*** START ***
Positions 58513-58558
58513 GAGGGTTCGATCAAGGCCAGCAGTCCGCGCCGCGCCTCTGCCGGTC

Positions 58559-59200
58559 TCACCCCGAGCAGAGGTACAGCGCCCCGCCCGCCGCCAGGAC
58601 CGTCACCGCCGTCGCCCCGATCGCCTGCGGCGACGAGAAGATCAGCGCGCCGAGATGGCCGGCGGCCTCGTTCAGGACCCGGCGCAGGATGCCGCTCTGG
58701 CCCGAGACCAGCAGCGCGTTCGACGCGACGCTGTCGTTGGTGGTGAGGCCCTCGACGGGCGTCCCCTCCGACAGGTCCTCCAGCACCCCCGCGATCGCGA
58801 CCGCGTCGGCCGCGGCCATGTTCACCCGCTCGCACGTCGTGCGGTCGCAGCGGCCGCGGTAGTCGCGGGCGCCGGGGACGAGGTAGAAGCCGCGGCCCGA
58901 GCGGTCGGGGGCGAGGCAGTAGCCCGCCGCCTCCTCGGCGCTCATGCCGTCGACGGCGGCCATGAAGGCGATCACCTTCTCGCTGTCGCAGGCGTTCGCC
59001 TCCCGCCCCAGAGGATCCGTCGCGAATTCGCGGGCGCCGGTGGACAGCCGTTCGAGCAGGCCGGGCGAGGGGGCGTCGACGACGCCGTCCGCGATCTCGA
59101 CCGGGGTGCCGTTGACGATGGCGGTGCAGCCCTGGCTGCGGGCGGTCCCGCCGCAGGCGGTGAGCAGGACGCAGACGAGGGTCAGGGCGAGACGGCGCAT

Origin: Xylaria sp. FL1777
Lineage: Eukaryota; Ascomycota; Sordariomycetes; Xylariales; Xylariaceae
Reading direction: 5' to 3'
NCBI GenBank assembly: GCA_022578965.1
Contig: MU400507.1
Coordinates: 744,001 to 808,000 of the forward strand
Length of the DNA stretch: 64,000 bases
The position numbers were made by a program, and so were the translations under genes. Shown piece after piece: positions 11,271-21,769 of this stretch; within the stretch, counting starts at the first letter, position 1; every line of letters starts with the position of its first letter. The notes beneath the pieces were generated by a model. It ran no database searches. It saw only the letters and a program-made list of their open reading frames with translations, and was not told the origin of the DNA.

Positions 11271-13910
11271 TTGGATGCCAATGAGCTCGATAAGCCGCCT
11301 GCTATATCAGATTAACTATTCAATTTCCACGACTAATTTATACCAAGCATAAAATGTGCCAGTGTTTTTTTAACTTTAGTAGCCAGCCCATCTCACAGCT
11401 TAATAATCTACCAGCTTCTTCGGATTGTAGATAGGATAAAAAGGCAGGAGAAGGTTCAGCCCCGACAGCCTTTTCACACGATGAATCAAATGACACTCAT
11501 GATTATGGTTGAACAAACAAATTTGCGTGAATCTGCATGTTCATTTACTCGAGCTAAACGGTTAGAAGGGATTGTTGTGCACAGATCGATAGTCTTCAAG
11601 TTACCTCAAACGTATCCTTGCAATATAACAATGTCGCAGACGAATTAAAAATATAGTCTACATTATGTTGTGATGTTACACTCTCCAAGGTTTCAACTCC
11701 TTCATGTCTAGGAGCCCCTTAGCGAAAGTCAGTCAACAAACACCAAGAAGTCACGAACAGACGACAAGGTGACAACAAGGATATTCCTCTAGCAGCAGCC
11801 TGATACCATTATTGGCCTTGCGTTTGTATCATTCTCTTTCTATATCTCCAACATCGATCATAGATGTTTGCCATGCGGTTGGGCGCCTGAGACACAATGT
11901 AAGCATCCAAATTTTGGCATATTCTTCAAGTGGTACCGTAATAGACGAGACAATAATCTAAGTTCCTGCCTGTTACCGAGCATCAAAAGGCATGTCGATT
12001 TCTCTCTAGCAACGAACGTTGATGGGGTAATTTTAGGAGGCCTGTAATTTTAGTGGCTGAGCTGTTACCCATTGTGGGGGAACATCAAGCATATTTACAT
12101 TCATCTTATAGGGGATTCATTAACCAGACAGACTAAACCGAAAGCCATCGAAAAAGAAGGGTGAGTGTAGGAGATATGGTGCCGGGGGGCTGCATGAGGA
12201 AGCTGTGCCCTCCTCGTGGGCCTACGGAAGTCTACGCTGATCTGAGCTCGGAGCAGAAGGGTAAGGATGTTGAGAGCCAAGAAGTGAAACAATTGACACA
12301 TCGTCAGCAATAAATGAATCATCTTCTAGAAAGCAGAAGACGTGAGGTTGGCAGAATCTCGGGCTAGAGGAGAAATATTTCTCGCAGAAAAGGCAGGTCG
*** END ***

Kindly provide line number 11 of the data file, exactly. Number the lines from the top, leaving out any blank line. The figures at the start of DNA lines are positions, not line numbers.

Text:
Origin: Xylaria sp. FL1777